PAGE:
Will You Still Be Having The Same Arguments In 20 Years?

Relationship Coach

Have you ever looked at one of those couples who never argue, who nod agreeably at each others every word and seem to be two parts of the same mind and thought “Life would be so much easier if our relationship was like that”?

Well if it’s not, a recent US study* suggests that it never will be.

The study, involving a cross section of 1000 couples, found that over the course of 20 years the level of conflict within the average relationship did not lessen or increase over those 20 years.

Which means that if you are still with your partner in 20 years time, you will still be having a similar number of the same kind of arguments as you are having today.

It would seem that two decades of experience and learning won’t necessarily lead you into a life of constant peace and calm, unless you are already there now.

As a Relationship Coach, this surprised me as it is part of my work to help couples understand each other better and communicate in ways that decrease the occasion for argument.

And thinking about older couples I know, who have been together for 20 years or more, they always seem to be much more patient and understanding with each other and more steady and secure in their love in later years.

But then I thought about it a bit more.

This study particularly talked about couples who had been together for the longer term.

Therefore it might be safe to assume, that if they had survived 20 years, it probably meant that their arguing hadn’t ever escalated to breaking point, or been about anything with the potential to break them apart.

Bickering about who wore muddy shoes inside again or whether the towels have been hung is a different thing to trying to fight your way through much bigger problems.

I know first hand that when there is a serious issue in a relationship, the arguing before, during and after that issue can vary dramatically.

My husband and I argued a lot and often intensely when he was in the height of his addiction. Whereas with his recovery in hand, we rarely argue and when we do, it is pretty benign.

So to suggest that 20 years won’t see anything change, regardless of what occurs during those years, seems slightly misleading.

I believe it is always possible to improve our level of compatibility in a relationship, especially if it means removing old, unhelpful patterns or problems that keep us arguing about the same things without ever moving forward.

Don’t be disheartened though if you are one of those couples that have a little more conflict in your relationship. Conflict is not automatically a bad thing. After all, two people with their own opinions, beliefs, values, concerns and emotions are always going to come up against each other every now and then.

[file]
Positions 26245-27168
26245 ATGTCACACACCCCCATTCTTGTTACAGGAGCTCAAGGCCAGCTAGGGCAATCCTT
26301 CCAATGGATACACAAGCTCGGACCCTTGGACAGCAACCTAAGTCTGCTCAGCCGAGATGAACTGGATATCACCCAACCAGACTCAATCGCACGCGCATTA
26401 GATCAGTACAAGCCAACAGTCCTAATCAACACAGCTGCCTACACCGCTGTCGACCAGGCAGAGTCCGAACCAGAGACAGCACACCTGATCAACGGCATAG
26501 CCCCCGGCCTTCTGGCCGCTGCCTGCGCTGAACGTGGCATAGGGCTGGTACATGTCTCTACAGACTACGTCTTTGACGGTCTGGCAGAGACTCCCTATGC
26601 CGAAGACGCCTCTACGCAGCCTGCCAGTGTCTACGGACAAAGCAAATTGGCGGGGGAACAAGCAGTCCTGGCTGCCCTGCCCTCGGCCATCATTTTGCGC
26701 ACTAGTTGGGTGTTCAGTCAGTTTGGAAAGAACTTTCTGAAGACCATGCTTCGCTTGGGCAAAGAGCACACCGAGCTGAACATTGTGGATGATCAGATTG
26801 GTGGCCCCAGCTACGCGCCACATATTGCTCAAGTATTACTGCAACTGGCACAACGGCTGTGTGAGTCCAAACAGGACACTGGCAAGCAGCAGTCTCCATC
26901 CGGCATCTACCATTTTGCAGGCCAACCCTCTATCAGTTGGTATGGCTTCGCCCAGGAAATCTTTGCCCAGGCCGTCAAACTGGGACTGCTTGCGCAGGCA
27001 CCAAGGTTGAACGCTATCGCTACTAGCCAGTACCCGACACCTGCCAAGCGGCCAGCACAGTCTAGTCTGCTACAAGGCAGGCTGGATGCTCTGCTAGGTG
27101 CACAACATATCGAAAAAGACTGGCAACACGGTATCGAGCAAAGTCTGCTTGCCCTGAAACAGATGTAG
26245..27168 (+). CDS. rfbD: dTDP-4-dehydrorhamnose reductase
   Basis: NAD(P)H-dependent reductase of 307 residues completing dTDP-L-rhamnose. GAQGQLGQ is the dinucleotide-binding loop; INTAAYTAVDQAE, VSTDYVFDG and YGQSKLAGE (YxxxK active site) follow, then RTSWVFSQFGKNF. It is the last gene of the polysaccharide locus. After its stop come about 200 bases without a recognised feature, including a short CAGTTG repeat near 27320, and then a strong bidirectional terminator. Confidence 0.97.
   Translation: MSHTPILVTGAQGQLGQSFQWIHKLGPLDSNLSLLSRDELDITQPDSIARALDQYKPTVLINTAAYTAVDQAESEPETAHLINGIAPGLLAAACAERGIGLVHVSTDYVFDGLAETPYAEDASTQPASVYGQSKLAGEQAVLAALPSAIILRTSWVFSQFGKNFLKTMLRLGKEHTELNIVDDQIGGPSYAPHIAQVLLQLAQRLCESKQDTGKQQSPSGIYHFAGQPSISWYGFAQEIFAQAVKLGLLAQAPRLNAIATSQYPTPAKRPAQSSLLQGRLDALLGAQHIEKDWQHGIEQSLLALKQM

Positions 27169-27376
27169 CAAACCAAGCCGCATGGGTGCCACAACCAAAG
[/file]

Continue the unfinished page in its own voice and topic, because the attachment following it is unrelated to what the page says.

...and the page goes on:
Merging the lives of two unique individuals without collision isn’t a simple exercise.

And low to no conflict relationships aren’t always as healthy as they might seem from the outside. Sure, there are those couples that are so well paired or otherwise relaxed that they never really find anything worth disagreeing about, but it can also mean that one or both partners are avoiding talking about the real stuff, for fear of upset, rejection or abandonment.

Conflict can help the people in a relationship learn about each other, and themselves, and provide fertile ground to then grow together. It can set boundaries and provide new insight and perspective. It can help you to realign when things get out of kilter and bring the added bonus of great make up sex ; )

It’s not so much about the arguments, as it is about how you argue. We all know that.

And while it can be difficult to argue ‘right’ in the heat of the moment, being aware of what will cause more harm than good can help you to stay away from those hot points that might threaten to blow things apart permanently.

Name calling, dredging up old issues, blame and accusation will always take you further away from the kind of love you want in your life. So by all means, make your point but try to keep it respectful and you’ll be much more likely to come out the other side with the important parts of your relationship intact.

Ultimately, this study shouldn’t cause any alarm unless your arguments are escalating and causing deep damage to either partner or your relationship.

If that’s the case, don’t wait 20 years to see if it will improve. There is help and support available and it could mean ending up with the love you REALLY want in your life.

For me, many more years of those rare arguments with my husband won’t bother me at all. I know that they are just bolder than usual expressions of two unique characters in an otherwise fantastic relationship.

* Research published in the Journal Of Family Issues – Claire Kamp

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